The scale of ambition proposed by the report’s authors – Efficiency Canada policy director Brendan Haley, and veteran energy consultant Ralph Torrie – is such that it could quickly scare off a government that has to date preferred easily implementable and politically popular incentives, such as new grants of up to $5,000 toward energy-efficiency investments such as heat pumps and window replacements.

But policy makers should heed the report’s underlying premise that continuing in the current manner will bring only modest emissions reductions at inefficient costs. And they should be enticed by its suggestion of potential economic opportunity through developing energy-efficiency solutions that could be shared with other countries (especially those that also need to heat buildings through cold winters) in a decarbonizing world.

By the authors’ math, Canada is currently moving at a pace where retrofitting all of its existing low-rise residential buildings – getting them off fossil fuels, and making their electricity usage as efficient as possible – would take approximately 142 years. Retrofitting all commercial space would take about half that time, which would still be nowhere near the 2050 target for the country’s carbon footprint to reach net zero.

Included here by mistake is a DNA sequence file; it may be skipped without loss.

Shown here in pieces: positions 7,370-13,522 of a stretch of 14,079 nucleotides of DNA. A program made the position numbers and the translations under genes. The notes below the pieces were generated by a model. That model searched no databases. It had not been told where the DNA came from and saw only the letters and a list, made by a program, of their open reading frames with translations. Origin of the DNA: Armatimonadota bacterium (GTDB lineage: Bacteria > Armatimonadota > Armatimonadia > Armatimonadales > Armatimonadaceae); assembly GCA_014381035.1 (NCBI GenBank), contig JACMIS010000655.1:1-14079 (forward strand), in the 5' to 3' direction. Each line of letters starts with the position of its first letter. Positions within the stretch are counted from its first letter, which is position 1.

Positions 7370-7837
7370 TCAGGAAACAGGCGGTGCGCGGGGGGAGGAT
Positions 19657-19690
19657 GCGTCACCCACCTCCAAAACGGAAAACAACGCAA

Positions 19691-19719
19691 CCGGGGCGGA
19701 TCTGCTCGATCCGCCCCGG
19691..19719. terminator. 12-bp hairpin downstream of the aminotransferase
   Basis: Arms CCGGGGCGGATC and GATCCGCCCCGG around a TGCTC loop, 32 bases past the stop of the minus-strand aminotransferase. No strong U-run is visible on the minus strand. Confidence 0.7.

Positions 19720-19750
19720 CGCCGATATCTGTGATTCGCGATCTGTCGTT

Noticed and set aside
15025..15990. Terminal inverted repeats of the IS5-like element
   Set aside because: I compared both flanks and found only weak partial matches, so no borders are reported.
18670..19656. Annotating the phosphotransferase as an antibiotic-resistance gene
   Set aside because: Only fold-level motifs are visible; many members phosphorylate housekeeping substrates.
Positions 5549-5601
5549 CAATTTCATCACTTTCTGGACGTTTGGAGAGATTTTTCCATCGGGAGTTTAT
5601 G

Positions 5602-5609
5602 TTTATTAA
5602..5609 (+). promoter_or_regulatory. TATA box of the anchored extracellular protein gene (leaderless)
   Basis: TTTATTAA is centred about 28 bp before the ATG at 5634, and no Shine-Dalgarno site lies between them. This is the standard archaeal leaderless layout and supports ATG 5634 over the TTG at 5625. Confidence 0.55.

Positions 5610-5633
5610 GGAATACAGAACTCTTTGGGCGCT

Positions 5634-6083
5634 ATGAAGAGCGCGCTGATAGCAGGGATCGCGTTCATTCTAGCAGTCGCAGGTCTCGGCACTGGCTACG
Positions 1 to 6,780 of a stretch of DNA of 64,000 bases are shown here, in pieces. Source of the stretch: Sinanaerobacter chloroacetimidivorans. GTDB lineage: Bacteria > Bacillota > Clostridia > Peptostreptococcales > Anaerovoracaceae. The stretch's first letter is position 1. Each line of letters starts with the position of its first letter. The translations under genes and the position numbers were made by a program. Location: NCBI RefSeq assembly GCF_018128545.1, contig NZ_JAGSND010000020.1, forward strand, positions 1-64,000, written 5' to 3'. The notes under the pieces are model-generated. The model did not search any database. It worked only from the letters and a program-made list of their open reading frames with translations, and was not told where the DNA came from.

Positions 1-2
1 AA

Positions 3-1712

Accelerating that progress would involve shifting away from what the authors call the “one-at-a-time, bespoke nature of historical retrofit practice.” Instead, they suggest, groups of buildings should be pooled together to create economies of scale based on factors such as geography and building type. The aim would be to thoroughly, rather than incrementally, retrofit each pool. (The Canada Infrastructure Bank has begun something along those lines with commercial buildings, though not at the scale the report suggests.)